Japanese, Taiwanese and South Korean researchers to create shared teaching materials

Japanese, Taiwanese and South Korean researchers to create shared teaching materials

Yang Su-hsia (right) gave a lecture to students of University of the Ryukyus at the campus in Nishihara on June 27.


July 10, 2013 Yuki Nakasone of Ryukyu Shimpo

The Senkaku Islands and Liancourt Rocks disputes have been attracting international attention. Japanese, South Korean and Taiwanese researchers have launched a project to create common teaching materials on the topic of maritime territorial disputes. The materials are for junior high school students. The researchers propose that we look at national borders from the viewpoint of ordinary citizens and their livelihoods. The project aims to encourage the younger generation to share an understanding of history with their counterparts in these countries and districts by using the teaching materials in schools. Peaceful coexistence is the goal.

The researchers started lectures for college and university students this March in which they considered shared teaching materials. Taking on board ideas from the students, the researchers have tried to overcome differences of opinions across borders.

University of the Ryukyus Associate Professor Takeshi Yamaguchi, Konkuk University Associate Professor Park Sam Hun and Southern Taiwan University of Technology Associate Professor Yang Su-hsia are working on the project. They want to expand it in future to also reflect the Chinese standpoint.

The researchers deliver lectures for college and university students in the three countries and districts. They explain the different ways that textbooks in these countries and districts describe the territorial disputes and how the people react to “territory inherent to” their countries and districts. They reiterate the importance of discussing issues as global citizens who think beyond national borders.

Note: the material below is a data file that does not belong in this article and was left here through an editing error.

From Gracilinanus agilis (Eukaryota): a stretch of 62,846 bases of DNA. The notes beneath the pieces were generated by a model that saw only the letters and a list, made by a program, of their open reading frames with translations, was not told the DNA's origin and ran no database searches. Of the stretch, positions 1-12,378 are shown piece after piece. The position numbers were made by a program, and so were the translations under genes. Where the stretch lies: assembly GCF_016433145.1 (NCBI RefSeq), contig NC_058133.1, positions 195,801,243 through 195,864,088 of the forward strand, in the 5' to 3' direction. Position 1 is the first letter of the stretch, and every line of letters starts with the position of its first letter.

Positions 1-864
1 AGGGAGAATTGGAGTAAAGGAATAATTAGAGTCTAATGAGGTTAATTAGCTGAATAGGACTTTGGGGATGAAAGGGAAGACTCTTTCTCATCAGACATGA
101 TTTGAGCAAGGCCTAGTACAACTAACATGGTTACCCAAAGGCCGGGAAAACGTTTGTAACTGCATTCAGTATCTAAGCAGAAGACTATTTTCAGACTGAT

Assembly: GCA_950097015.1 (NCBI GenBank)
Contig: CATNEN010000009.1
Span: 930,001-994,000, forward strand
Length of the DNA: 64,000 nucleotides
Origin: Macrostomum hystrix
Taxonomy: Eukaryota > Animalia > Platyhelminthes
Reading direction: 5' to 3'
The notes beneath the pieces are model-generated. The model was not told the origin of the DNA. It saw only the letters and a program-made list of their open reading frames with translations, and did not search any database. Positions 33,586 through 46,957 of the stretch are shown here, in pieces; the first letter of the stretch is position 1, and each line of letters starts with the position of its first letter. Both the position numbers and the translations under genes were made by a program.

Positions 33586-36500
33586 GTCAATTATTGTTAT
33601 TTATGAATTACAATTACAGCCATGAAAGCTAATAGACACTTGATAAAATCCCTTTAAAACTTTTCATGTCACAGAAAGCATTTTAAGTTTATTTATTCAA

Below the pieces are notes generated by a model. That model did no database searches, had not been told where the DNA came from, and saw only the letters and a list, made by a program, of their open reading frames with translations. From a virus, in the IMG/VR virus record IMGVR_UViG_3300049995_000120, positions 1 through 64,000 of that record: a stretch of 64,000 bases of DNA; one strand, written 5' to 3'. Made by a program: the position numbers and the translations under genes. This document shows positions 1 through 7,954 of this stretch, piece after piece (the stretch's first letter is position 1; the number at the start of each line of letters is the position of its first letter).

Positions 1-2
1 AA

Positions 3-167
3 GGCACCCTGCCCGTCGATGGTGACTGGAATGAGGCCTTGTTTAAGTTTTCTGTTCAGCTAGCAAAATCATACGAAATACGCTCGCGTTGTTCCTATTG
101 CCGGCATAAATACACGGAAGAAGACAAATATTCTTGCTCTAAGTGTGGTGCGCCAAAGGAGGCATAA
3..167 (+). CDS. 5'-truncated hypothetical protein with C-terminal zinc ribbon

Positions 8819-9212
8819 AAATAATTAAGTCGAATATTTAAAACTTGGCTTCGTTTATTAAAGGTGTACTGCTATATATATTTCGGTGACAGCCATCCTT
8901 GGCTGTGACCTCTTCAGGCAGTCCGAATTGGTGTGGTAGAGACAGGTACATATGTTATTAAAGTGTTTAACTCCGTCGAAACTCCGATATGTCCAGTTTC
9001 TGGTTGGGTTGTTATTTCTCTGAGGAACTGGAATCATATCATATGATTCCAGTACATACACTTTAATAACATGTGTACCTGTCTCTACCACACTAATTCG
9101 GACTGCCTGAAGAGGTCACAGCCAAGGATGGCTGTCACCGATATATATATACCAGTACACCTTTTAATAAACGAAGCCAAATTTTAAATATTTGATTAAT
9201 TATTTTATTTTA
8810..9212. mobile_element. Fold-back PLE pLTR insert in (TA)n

Some students in the countries and districts involved suggested that ongoing exchange and discussion is important in order to resolve disputes. Others said that people in each of the countries and districts should try to reach agreement after they sufficiently understand each other’s position based on historical and objective judgment. Some said the governments should assert their ownership more strongly.

The researchers held an open study session at Okinawa Christian University on June 26 in which they introduced the content of the lectures and reported upon their research results.

Yang said, “Taiwanese people cannot understand the reality of the dispute just from their textbooks. Their government and media influence how people perceive the Senkaku Islands issue.”

Park stressed the importance of discussion across borders, saying, “Politicians in crisis use territorial disputes to manipulate us citizens.”

Yamaguchi said, “From junior high school age, children should learn how people view history and territory contributes to peaceful coexistence and learn how to settle disputes.”

The Asia Peace and History Research Institute of South Korea supports the project with assistance from the Northeast Asian History Foundation.

(English translation by T&CT, Mark Ealey)

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